Colorado’s Wadhams signs onto statement supporting RNC Chairman Steele

Colorado Republican Party head Dick Wadhams was one of 31 state GOP leaders to sign a statement in support of scandal-plagued party Chairman Michael Steele. That the statement was necessary is fairly damning but the wording of the statement must also be minimally cheering to Steele fans. The text is that Steele is a good fundraiser; the subtext is that the signatories are willing to bear with him for now. There’s nothing about Steele’s winning personality, say, or his role-model strength and status as a man of honor. As of Friday, 19 GOP state leaders didn’t even sign on to this minimal endorsement.

The statement:

NEW ORLEANS — State Republican leaders from around the country today quickly lined up to show their strong support the Republican National Committee Chairman Michael Steele for his strong record in winning elections, raising funds to support the Republican campaign, and creating a strong partnership with state parties.

As additional state leaders continue to sign on, 31 chairmen have signed the following statement as of this moment:

As Republican Party state chairmen, we believe Chairman Michael Steele can lead the RNC to be a full partner with us this fall in our efforts to fire Nancy Pelosi and win Republican majorities in Congress and among governors. His record at winning elections has been stellar, his fundraising ability has been solid, and he has honed our Victory programs’ ability to identify and deliver voters for Republican candidates.

The charge of any national Chairman is to raise money and win elections. With over $100 million raised, victories in Virginia, New Jersey and Massachusetts, and victories in 29 of 37 special elections, Michael Steele has demonstrated that under his Chairmanship the RNC has the ability, focus, and drive to lead Republicans to a sweeping victory in November.

The RNC under Chairman Michael Steele is a full partner with state committees, responsive to our needs, and intensely interested in providing the support necessary for victory. That process is not an easy process. Technology has had a great impact on the art of politics. That impact has required the RNC to adapt and change to work effectively in this modern environment. Change can sometimes be difficult. But the changes Michael Steele has brought to the RNC were essential for our party to adapt, and win, when we do not, for the moment, hold the White House or Congress.

We stand behind Chairman Steele as he continues to lead us on the path victory in November.

Randy Ruedrich, Alaska
Ron Nehring, California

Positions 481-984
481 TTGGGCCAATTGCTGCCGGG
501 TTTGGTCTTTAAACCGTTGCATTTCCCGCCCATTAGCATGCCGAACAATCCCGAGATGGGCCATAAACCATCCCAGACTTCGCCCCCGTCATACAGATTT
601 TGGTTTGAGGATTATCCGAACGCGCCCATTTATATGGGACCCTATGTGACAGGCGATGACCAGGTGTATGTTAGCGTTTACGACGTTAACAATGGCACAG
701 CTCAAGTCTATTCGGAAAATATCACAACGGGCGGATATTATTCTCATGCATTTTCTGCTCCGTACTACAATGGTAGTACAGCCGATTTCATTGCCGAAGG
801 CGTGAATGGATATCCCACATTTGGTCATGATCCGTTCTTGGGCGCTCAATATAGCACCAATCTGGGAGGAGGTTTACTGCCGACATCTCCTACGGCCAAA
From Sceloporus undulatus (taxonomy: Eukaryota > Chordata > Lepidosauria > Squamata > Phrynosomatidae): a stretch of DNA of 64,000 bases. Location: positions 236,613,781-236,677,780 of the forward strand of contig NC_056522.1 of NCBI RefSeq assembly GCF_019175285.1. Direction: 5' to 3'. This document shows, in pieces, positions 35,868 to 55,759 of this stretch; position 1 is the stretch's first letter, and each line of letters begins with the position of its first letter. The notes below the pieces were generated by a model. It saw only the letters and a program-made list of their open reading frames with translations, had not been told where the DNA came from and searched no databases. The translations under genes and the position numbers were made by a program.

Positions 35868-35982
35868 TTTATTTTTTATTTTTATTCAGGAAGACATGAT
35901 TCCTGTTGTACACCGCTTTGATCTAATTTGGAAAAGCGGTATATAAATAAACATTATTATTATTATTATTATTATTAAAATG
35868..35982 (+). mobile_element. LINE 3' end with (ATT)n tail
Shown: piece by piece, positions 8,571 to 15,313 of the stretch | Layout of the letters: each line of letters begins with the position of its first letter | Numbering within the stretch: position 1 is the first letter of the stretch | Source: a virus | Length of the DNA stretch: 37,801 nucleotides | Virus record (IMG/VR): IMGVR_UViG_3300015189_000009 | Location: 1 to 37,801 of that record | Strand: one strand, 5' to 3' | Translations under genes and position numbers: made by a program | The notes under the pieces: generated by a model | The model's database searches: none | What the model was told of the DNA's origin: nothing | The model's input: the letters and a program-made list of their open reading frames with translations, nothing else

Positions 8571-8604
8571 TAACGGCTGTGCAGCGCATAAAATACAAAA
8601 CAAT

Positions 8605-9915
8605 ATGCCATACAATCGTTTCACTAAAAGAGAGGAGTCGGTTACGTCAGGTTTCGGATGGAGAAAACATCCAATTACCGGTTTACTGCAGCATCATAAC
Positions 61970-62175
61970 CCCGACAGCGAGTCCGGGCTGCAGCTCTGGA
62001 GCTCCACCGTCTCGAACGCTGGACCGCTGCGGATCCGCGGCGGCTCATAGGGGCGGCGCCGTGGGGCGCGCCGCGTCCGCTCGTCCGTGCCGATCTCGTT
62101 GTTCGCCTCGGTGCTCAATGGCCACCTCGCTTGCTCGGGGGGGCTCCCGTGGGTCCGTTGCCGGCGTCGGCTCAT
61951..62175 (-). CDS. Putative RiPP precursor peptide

Dick Wadhams, Colorado
Chris Healy, Connecticut
Tom Ross, Delaware
Robert Kabel, District of Columbia
Sue Everhart, Georgia
Jesus Torres, Guam
Jonah Ka’auwai, Hawaii
Norman Semanko, Idaho
Pat Brady, Illinois
Steve Robertson, Kentucky
Charlie Webster, Maine
Audrey Scott, Maryland
Jennifer Nassour, Massachusetts
Ron Weiser, Michigan
Tony Sutton, Minnesota
Will Deschamps, Montana
Mark Fahleson, Nebraska
John Sununu, New Hampshire
Jay Webber, New Jersey
Harvey Yates, New Mexico
Robert Tiernan, Oregon
Rob Gleason, Pennsylvania
Gio Cicione, Rhode Island
Chris Devaney, Tennessee
Dave Hansen, Utah
Steven Larrabee, Vermont
Pat Mullins, Virginia
Luke Esser, Washington
Reince Priebus, Wisconsin

On public radio in Colorado last week, Wadhams said he supported Steele for reasons that line up fairly well with the statement issued Friday. He said he was disappointed, though, that Steele had “played the race card” in defending himself against detractors.

On Good Morning America, Steele was asked whether, as an African American, he had a “slimmer margin of error than another chairman would.”

“The honest answer is ‘yes,’” said Steele. “It just is. Barack Obama has a slimmer margin. A lot of folks do. It’s a different role for me to play and others to play, and that’s just the reality of it.”

Steele has come under fire for, in part, spending lavishly on himself, including commissioning private jet and limo transportation. Most recently, Steele has been the subject of a media frenzy for allowing a staffer to blow $2000 of RNC money on an outing with contributors to a bondage-themed night club in L.A. The Steele scandals seem to increasingly underline and exacerbate the divisions in the Republican party, which courts both high-rolling executive Americans who vote for low taxes and low government regulation and the so-called conservative base voters who depend on Republican lawmakers to promote Christian values.

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